44. R. J. H. Beverton, and S. J. Holt, A review of methods forestimatingmortality rates in exploited fish populations, with special reference to sources of bias in catch sampling. Rapp. P.-v. Reun. CIEM, 140:pp 67–83., 1956.
  45. J. A. Gulland, "The fish resources of the oceans". Fishing News Books Ltd., England. 255p, 1971.
  46. J. A. Gulland, "Manual of methods for fish stock assessment. Part I. Fish population analysis". FAO Man. Fisheries science, 4, pp154, 1969.
  47. J. A. Gulland, and L. K. Borema, "Scientific advice on catch levels". Fish. Bull., 71 (2):pp325-335, 1973.
  48. L. E. Cadima, "Fish stock assessment manual" FAO Fisheries Technical Paper. No. 303. Rome, FAO, 161pp, 2003.
  49. Statistica, "Statsoft-Inc for Windows Release", U.S.A, 2007.
  50. P. Sparre, and S. C. Venema, "Introduction to tropical fish stock assessment" Part I-manual, FAO Fisheries Technical paper, 306/1 Rev. 1. 1992.
  51. M. Aydin, "Growth, reproduction and diet of pufferfish (Lagocephalus sceleratus Gmelin, 1789) from Turkey’s Mediterranean Sea coast" Turkish J. Fish. Aqua. Sci., 11: pp589-596., (2011).
  52. D. Edelist, "New length–weight relationships and Lmax values for fishes from the Southeastern Mediterranean Sea" J. Applied Ichthyology, 30 (3): pp521-526, 2012.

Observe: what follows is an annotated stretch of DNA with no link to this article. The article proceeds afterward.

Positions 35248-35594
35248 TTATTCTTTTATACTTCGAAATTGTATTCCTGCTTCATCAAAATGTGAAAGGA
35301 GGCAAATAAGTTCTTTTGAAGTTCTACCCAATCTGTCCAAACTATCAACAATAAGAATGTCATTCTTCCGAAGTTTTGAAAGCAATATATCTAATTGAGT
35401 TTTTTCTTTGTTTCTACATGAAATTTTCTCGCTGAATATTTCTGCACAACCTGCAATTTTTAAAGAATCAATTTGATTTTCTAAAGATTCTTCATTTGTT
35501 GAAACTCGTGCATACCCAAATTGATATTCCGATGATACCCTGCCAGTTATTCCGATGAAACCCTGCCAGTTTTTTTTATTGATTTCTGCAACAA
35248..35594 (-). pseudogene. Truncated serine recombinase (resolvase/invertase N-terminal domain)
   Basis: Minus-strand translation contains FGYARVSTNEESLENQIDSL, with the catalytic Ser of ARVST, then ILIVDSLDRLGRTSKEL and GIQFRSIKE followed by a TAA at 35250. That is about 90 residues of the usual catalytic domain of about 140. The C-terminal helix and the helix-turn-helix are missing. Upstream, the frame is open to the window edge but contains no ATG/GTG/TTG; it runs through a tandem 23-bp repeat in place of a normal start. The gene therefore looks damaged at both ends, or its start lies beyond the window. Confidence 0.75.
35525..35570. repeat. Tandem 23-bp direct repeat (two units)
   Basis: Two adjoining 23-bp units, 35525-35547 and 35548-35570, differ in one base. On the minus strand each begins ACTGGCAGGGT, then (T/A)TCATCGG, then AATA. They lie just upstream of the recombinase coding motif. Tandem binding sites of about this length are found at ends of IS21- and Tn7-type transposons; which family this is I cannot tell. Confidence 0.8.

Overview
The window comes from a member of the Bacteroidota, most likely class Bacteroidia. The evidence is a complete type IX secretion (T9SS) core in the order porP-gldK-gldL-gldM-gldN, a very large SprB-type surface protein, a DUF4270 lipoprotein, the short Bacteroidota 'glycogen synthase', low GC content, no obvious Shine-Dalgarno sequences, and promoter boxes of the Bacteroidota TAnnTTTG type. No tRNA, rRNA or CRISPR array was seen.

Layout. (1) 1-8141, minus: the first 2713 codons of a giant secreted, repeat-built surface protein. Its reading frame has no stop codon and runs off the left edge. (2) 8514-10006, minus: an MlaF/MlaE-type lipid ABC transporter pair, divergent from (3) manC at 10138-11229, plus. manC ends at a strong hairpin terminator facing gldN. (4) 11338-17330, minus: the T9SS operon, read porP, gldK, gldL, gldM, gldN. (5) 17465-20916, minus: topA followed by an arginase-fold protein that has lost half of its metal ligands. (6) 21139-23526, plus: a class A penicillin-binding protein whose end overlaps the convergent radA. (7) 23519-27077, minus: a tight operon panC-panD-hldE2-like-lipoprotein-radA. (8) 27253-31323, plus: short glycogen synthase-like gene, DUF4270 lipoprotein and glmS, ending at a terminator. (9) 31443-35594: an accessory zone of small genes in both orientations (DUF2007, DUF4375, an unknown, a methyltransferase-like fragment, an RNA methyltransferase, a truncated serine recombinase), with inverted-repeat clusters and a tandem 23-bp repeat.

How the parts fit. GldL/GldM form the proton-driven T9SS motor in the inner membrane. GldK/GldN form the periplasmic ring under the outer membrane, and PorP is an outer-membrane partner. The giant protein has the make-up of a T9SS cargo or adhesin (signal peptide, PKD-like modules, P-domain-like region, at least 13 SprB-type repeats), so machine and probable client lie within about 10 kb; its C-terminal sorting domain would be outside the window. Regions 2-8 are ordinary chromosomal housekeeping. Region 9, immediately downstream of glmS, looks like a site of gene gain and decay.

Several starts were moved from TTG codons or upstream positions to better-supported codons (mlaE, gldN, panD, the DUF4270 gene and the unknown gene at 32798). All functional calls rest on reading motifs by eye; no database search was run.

53. L. Boustany, S. EL Indary and M. Nader, "Biological characteristics of the Lessepsian pufferfish Lagocephalus sceleratus (Gmelin, 1789) off Lebanon". Cahiers de Biologie Marine, 56, pp137-142, 2015.
  54. M. M. S. Farrag, "Fisheriesand Biological studies on Lessepsian pufferfish, Lagocephalus sceleratus (Gmelin, 1789) (Family: Tetraodontidae) in the Egyptian Mediterranean Waters"Ph.D, Thesis, Fac. Sci., Al-Azhar Univ., (Assuit), Egypt, 2014.
  55. W. Kimmerer, S. R. Avent, S. M. Bollens, F. Feyrer, F. L. Grimaldo, P.B. Moyle, M. Nobriga, and T. Visintainer, "Variability in Length-Weight Relationships used to estimate biomass of estuarine fish from survey data". Trans Am Fish Society, 134: pp481-495, 2005.
  56. M. Kulbicki, N. Guillemot and M. Amand, "A general approach to length-weight relationships for New Caledonian lagoon Fishes". Cybium, 29 (3): pp235-252, 2005.
  57. A. Başusta, N. Başusta, and E. I. Özer, "Length-Weight Relationship of Two Puffer Fishes, Lagocephalus sceleratus and Lagocephalus spadiceus, From Iskenderun Bay, Northeastern Mediterranean, Turkey" . Pakistan J. Zoology, 45(4): pp1047-1051, 2013.
  58. N. Michailidis, " Study on the lessepsian migrant Lagocephalus sceleratus in Cyprus" East Med Subregional Technical Meeting on the Lessepsian migration and its Impact on Eastern Mediterranean Fishery, pp 74-87, 2010.
  59. K. F. Lagler, "Fresh water fishery biology". (W. M. C., Brown ed) Comp, Dubuque, Iowa, 421 pp, 1956.
  60. M.L. Harmelin-Vivien, R. A. Kaim-Malka, M. Ledoyer, and S. S. Jacob-A braham, "Food partitioning among scorpaenid fishes in Mediterranean Seagrass beds" J. Fish Biol., 43: pp715-734, 1989.